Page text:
Dear Ms Smith,
I am writing in regard to the recent news release you wrote announcing the publication of Oler et al's new paper in this week's Nature.
I am particularly interested in your quote from Dr. Kalin: "It has long been known that these children are at increased risk of developing anxiety, depression, and associated substance abuse disorders."
In the paper, Amygdalar and hippocampal substrates of anxious temperament differ in their heritability, the authors write: "Studies in children demonstrate that AT is an important risk factor for the later development of anxiety disorders, depression and comorbid substance abuse." They cite Biederman J et al Further Evidence of Association Between Behavioral Inhibition and Social Anxiety in Children. Am J Psychiatry. 2001.
This seems to be the bedrock justification for Kalin et al's many years of papers on temperament in monkeys, which might have begun with their publication of Lateralized response to diazepam predicts temperamental style in rhesus monkeys. Davidson RJ, Kalin NH, Shelton SE. Behav Neurosci. 1993.
But Biederman et al, 2001, doesn't support Kalin's or Oler et al's claim. You can review Biederman et al, 2001 here.
Biederman et al, 2001 makes no mention of substance abuse and mention of depression occurs only in describing the parents of the children being studied.
In the nine categories of anxiety disorders looked at by Biederman et
al, (see http://ajp.psychiatryonline.org/content/vol158/issue10/images/large/J722F2.jpeg) most were unrelated to children's parents' own anxiety disorders, suggesting that - in humans - most anxiety disorders are not heritable. The authors conclude: "Behavioral inhibition in children was selectively associated with a higher risk for avoidant disorder and social phobia and a lower risk for disruptive behavior disorders. No association was detected between behavioral inhibition and other disorders, which suggests that behavioral inhibition may have specific associations with social anxiety in children."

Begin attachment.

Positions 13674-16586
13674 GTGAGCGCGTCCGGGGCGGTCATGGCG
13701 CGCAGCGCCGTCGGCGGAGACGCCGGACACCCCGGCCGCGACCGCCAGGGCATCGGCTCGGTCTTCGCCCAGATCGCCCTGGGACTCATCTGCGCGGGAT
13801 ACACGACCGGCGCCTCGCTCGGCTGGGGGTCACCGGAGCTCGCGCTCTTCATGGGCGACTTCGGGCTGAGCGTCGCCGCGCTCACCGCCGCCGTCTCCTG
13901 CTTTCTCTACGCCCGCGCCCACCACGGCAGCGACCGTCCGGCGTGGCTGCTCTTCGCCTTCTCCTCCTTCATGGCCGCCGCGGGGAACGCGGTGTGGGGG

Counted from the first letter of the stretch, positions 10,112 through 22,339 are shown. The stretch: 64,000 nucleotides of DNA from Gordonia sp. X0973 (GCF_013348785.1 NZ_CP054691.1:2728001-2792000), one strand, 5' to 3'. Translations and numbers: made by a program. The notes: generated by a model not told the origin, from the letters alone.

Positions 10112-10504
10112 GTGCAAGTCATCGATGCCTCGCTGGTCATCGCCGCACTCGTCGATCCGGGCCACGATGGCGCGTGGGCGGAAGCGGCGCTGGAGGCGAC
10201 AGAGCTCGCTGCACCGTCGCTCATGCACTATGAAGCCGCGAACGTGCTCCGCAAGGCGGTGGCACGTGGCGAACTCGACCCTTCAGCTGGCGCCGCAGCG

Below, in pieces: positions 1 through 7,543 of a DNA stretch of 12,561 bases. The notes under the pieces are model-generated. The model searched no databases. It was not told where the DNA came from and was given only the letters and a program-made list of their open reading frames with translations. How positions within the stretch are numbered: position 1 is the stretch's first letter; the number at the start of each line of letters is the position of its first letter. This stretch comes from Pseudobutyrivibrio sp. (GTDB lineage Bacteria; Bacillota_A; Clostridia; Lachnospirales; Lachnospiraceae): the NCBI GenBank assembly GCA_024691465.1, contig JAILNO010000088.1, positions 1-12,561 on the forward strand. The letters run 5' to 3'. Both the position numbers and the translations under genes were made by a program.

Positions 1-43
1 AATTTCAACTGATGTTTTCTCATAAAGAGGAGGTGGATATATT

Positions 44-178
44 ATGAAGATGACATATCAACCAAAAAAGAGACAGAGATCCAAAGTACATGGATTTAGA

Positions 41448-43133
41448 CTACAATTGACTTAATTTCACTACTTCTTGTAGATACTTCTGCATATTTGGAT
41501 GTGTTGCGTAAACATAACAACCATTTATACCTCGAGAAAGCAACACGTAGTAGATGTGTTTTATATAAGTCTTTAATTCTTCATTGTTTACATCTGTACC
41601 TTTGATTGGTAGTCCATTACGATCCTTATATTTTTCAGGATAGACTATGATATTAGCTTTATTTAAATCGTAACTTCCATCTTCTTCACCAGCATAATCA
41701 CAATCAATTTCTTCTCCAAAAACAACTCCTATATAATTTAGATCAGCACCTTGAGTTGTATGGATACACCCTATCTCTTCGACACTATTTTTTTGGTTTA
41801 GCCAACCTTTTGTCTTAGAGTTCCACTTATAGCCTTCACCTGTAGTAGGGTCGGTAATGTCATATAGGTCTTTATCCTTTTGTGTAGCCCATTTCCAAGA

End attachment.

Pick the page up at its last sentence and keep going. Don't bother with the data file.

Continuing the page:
Interestingly, they also call attention to a previous study that found that "behavioral inhibition protected both disruptive and nondisruptive boys against delinquency;" apparently at odds with the claims made by Oler et al if delinquency includes substance abuse. I have not reviewed the referenced paper.
In any case, the work cited by Oler et al and the claim made by Kalin do not appear to be supported by the paper they cite for evidence.
Genuine beneficial results of Oler et al, and Kalin et al's previous work in this area are difficult to point to. In your release, you write: "Under Kalin's leadership, researchers at the HealthEmotions Research Institute are translating these findings to humans by measuring amygdala and hippocampal function in young children who have early signs of anxiety and depression."
Following Roger N. Rosenberg's scathing editorial, Translating Biomedical Research to the Bedside A National Crisis and a Call to Action, JAMA. 2003, "translation" has become a buzz word in basic biomedical science. Numerous "Centers" and "Institutes" for the translation of basic research have been started around the country, as if doing so will improve the translation rate. The UW Institute for Clinical and Translational Research, created in 2007 apparently, is a local example. See too: Evolution and translation of research findings: from bench to where? Ioannidis JP. PLoS Clin Trials. 2006.
In your statement, the use of "translating" is misleading and probably stems from the increased use of the term. "Measuring" (what does that even mean?) amygdala and hippocampal function in young children who have early signs of anxiety and depression is not a translation of Oler et al or Kalin et al's work. In fact, similar work in children has been ongoing since at least 2000. See for instance A pilot study of amygdala volumes in pediatric generalized anxiety disorder. DeBellis MD, Casey BJ, Dahl RE, Birmaher B, Williamson DE, Thomas KM, Axelson DA, Frustaci K, Boring AM, Hall J, Ryan ND. Biol Psychiatry. 2000.
Learning that certain areas of the brain are associated with particular mental affect or defect has not led to ways to fix them. This is the heart of the translation problem and why Oler et al and Kalin et al's past work in monkeys does not warrant the ballyhoo you made of it.